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Mar
24
answered Many times speed of light
Mar
15
answered Why can we assume torsion is zero in GR?
Feb
27
awarded  Nice Question
Feb
24
comment How far could the LHC “fire” a particle
@Zephyr: the value I was getting at was at solar system galactic radius; you're right that the relevant quantity is actually the root of the sum of the appropriate escape velocities (earth from surface, sun from earth orbit, milky way from solar system) squared, but the first two are negligible
Feb
24
comment How far could the LHC “fire” a particle
LHC protons are ultrarelativistic and should basically be able to escape anything that's not a black hole; as to the escape velocity of the Milky Way, according to Wikipedia it's less than that of the sun and thus well below the speed of light (though I cannot confirm right now as it's nightime where I'm sitting ;)).
Feb
24
answered Is there any mathematical structure modelling parallel universes (multiverse)?
Feb
24
comment wave functions of Klein Gordon particles
the problem of negative probabilities of the Klein-Gordon field gets naturally resolved in the framework of pseudo-Hermitian QM; see arxiv.org/abs/quant-ph/0307059 and arxiv.org/abs/0810.5643 for more background information
Feb
21
comment If Black Hole never forms, how important will be to study Black Hole paradoxes?
@kleingordon: black holes are observationally indistinguishable from dark gray ones
Feb
17
comment Can space be torn?
see arxiv.org/abs/hep-th/9109030 for a related paper from the arxiv; extending general relativity to degenerate metrics, some apparently violent processes sometimes can be realized as smooth deformations; also, I believe string theory has some things to say about the subject as well...
Feb
15
awarded  Nice Answer
Feb
14
comment What might be a satisfying criterion to qualify something as having physical existence?
my criterion would be energy-momentum, but I wouldn't want to formalize that argument while avoiding circularity; also, compound system (like, say, the universe as a whole) can have zero total energy-momentum...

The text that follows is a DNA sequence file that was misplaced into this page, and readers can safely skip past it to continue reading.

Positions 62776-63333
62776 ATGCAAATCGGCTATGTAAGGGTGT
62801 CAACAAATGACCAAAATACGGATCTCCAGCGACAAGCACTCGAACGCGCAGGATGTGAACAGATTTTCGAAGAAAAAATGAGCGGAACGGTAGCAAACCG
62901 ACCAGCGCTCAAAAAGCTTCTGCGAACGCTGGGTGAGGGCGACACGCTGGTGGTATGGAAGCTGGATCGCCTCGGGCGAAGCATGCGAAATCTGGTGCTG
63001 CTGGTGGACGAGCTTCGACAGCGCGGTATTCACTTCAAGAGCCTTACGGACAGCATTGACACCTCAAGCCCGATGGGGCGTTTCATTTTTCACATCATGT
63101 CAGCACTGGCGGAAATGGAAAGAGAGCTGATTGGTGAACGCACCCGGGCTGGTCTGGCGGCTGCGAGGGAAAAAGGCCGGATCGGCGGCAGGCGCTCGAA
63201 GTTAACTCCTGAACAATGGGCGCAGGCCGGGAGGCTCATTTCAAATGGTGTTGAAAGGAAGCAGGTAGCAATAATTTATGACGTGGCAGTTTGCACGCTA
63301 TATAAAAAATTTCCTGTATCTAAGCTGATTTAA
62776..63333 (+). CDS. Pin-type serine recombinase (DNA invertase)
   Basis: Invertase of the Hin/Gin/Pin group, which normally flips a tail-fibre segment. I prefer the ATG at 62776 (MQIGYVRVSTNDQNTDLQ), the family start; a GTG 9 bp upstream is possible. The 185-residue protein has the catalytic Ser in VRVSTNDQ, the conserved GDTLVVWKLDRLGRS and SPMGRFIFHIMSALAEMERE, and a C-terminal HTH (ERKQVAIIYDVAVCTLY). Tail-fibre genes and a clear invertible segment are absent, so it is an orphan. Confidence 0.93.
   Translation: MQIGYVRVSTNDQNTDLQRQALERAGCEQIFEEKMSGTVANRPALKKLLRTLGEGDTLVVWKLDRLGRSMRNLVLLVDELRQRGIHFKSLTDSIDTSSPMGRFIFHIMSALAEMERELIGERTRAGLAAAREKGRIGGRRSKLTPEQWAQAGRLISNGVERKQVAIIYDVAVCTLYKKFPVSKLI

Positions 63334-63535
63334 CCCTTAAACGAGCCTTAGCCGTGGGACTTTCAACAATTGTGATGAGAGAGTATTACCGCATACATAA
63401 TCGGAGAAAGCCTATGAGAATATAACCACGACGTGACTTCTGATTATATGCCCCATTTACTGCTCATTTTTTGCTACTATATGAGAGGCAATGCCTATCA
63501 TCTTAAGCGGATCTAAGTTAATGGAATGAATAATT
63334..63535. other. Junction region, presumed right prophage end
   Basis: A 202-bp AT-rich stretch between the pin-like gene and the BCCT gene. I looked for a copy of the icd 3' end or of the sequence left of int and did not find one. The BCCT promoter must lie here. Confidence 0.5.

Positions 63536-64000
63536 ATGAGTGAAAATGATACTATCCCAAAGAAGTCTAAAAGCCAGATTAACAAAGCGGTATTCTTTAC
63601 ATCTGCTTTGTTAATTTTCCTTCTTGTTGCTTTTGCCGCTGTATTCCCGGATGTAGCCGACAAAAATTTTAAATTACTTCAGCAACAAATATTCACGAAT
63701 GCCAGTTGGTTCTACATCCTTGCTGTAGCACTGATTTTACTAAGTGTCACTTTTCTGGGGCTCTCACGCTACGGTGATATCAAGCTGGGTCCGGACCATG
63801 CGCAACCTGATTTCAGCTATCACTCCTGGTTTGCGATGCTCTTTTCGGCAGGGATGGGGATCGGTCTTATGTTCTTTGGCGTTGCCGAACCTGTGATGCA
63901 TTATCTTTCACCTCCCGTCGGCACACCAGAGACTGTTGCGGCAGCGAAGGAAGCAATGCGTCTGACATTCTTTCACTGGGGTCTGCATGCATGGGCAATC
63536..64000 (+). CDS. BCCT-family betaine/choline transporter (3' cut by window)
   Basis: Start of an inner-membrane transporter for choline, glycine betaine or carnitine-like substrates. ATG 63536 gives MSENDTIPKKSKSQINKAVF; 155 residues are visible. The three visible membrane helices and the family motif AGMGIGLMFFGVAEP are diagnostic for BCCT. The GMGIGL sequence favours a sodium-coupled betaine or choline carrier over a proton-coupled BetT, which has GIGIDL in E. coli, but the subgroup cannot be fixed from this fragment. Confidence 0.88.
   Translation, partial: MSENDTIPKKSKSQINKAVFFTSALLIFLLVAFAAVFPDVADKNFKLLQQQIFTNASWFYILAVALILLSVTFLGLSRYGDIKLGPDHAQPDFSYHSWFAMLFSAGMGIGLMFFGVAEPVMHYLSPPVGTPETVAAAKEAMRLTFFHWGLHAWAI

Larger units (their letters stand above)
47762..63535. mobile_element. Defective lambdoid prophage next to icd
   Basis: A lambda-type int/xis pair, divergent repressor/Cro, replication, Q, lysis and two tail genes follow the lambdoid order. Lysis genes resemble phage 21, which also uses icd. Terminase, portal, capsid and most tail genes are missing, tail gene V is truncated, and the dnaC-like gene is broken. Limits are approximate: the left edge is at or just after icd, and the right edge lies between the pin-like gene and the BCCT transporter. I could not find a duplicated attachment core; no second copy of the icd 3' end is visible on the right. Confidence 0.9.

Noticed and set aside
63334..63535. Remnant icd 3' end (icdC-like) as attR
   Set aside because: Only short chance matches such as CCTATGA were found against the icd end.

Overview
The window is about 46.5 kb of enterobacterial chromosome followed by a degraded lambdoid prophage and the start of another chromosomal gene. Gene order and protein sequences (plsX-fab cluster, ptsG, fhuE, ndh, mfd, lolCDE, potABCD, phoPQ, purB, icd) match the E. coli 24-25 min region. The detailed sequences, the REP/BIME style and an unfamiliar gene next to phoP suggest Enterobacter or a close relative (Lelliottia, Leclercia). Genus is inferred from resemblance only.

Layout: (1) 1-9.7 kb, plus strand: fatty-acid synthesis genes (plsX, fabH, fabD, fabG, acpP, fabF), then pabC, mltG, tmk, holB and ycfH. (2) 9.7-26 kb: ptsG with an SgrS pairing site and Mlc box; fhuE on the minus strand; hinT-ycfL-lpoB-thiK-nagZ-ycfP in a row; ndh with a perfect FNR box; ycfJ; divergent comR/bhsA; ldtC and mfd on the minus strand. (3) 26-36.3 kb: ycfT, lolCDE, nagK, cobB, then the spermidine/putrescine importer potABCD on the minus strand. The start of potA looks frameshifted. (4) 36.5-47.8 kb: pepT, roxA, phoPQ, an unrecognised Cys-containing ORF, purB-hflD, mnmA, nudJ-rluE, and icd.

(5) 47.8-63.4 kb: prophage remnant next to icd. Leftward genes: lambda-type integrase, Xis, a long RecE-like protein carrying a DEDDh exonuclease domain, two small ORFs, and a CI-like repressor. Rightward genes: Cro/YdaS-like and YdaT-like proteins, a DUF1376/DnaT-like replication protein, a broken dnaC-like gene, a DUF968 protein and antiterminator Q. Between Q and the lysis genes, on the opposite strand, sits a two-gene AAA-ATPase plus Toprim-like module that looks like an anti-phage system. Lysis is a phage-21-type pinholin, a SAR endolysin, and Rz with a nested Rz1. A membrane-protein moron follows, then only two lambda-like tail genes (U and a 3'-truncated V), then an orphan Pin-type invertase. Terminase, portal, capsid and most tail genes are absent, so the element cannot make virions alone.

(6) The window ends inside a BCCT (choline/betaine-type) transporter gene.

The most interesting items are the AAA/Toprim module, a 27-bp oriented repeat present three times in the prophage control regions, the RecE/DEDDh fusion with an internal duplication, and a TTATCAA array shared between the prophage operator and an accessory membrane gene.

Feb
14
revised Why does dark energy produce positive space-time curvature?
deleted 5 characters in body
Feb
14
comment Why does dark energy produce positive space-time curvature?
@DanielMahler: I just added some missing pieces
Feb
14
revised Why does dark energy produce positive space-time curvature?
add some missing pieces
Feb
13
comment Total energy of the Universe
@BenCrowell: I'll see your Misner, Thorne, Wheeler and raise you a Giachetta, Mangiarotti, Sardanashvily: "Advanced Classical Field Theory"
Feb
13
comment Total energy of the Universe
note that contrary to the number of votes, I believe Philip Gibbs's answer is the correct one; the appropriate approach to energy-momentum in general relativity is the Komar superpotential (see eg this math-y paper and Komar's original one), which yields a zero total energy for Friedmann-type universes (see this paper), but not necessarily Gödel-type ones (see this paper (PDF))
Feb
8
comment Why does dark energy produce positive space-time curvature?
@DanielMahler: I added a note about that; see also en.wikipedia.org/wiki/…
Feb
8
revised Why does dark energy produce positive space-time curvature?
elaborate on negative pressure
Feb
8
comment Why does dark energy produce positive space-time curvature?
@DanielMahler: your guess for $u$ is correct, and I added a link to the corresponding Wikipedia page; you're also right that the horizontal circles aren't geodesisc, but we can use them to model a closed universe that's contracting in the lower half and expanding in the upper one
Feb
8
revised Why does dark energy produce positive space-time curvature?
add link to explain stress-energy notation